Lessons in Granite


A reader asked if I had considered blasting the site level instead of building on an incline.

“Of course I had considered it!  Hell, that would have been fun!”

But the government wouldn’t sell me explosives so that made it a bit more difficult to plan – though, not impossible.  After all, if terrorists can get explosives, so can I!  But Sal kiboshed that idea, too. “I will not have you negotiating on the black market for explosives, you fool!”

And, truth be told: I am alive today as a testament to her good sense (the fact that she is still here with me, however, is a testament to the limits of her good sense).

Altering the granite terrain in other ways also crossed my mind.  And so I made some inquiries.  I could make my own explosives like the Amish do.  You mix some sort of ammonia and iodine into small BB-sized crystals and place them and then run like Hell….or something………my source in Virginia was not overly precise on the matter.  “That’s how we kill rats!  We soak these chemicals in crystals and then let the crystals dry.  When they are very dry, we pick up each one and place them on paths that we know the rats use.  The crystals act like little land mines.  Blows them suckers to Hell and back!”

And you thought the Amish were nice……..!?

Then there is the ‘expanding goo’ method.  First you buy a bag of powder from China.  I think it is called Golden Expanding Imperial Dragon Goo or something.  Mix the powder with water and make a slurry.  Pour the slurry into pre-drilled holes drilled along a line on the rock you want to crack.  Then leave it.  Come back after a time.  The slurry dries, expands and, like ice, breaks the rock along the desired line.  Brilliant!

So, I got some.  Did it.  And left it for awhile.  Two weeks later, it still hadn’t cracked.  And so I abandoned the idea.  A month or so later I was walking past the ‘experimental crack’ line and, sure enough, it had worked!  But, as marvelous as it is, my attention span is barely long enough to finish dinner (I never have dessert) and waiting two months to crack rock is just too slow.

Plus, there is no big bang.  I mean, really. Where’s the fun part?

Then there is the feather-and-wedges technique.  Again: you drill holes along the desired crack-line and push two special ‘feather’s of metal into the hole.  The feathers are like half-rods.  Then, placing the wedge in between the two feather/rods, you hammer it down about an inch.  Do that equally all along the row of holes (which requires at least ten sets of feathers and wedges) and leave it.  Then the next day, do it again.  Maybe a few times.  After awhile, the force of the wedge drives the feathers apart enough that the rock cracks.  Brilliant.  But slow.  And the holes have to be perfectly placed.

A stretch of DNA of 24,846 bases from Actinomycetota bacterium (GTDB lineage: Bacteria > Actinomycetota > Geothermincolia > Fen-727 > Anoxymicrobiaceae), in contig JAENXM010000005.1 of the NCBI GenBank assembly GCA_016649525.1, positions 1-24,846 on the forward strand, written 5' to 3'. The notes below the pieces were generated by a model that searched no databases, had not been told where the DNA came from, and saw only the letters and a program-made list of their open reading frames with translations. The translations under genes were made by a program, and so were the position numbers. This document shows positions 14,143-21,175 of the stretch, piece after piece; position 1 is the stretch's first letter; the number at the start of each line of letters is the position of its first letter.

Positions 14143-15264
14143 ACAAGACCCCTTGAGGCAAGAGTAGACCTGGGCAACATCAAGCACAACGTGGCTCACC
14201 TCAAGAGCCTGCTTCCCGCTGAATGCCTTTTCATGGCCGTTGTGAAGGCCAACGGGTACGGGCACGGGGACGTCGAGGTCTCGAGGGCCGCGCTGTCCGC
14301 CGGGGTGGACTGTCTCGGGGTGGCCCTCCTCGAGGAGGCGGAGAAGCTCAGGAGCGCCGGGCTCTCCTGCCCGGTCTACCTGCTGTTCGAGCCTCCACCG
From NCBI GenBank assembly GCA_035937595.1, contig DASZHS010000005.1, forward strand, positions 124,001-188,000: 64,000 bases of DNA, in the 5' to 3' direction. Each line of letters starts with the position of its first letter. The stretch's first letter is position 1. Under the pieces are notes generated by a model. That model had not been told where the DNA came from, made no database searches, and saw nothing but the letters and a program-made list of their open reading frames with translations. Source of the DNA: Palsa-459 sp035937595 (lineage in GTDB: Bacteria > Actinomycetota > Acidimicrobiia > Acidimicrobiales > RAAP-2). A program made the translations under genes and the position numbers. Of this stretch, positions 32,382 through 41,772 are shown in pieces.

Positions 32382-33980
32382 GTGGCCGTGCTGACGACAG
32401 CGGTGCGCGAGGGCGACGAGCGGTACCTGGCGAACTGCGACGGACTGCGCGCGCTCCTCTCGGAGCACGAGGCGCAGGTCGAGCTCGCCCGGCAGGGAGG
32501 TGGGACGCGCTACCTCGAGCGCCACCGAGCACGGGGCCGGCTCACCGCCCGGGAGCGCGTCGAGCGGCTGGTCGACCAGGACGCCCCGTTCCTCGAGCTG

And, well, I didn’t do it right and got frustrated.  So, I put my feathers and wedges in a pouch and left them to rot in the tool box (don’t worry, they were not lonely.  I have a section of the toolbox for unloved tools and they lay amongst many.)

A month or so later, I was mentioning my ineffectual feather-and-wedges idea to the 5-foot-nothing woman who ran the store.  “Oh, gee!  I’ve been looking for a set.  Got some rock work to do.  Can I borrow them?”

“No!  You can have them.  They don’t work.  Drive you nuts, they will!  I’ll bring them up next week.”

Four or so months later, one of my neighbours said, “Have you seen the road that T built?  Amazing!  The woman built a road of granite bricks she carved out of the rock and laid down without mortar to make a roadway about eight feet wide and fifty feet long!  And she is still at it.  Now she is making stone walls!”

I went to see it.  It was flatter, smoother and better founded than the old Roman roads I had seen in Europe!  The woman was like John Henry (a steel-drivin’ man) and she made roads and walls!  All with a small sledge and MY feathers and wedges!!!

I avoided the store after that.  Too humiliating.

No, I do not have a set of feathers and wedges you can borrow!

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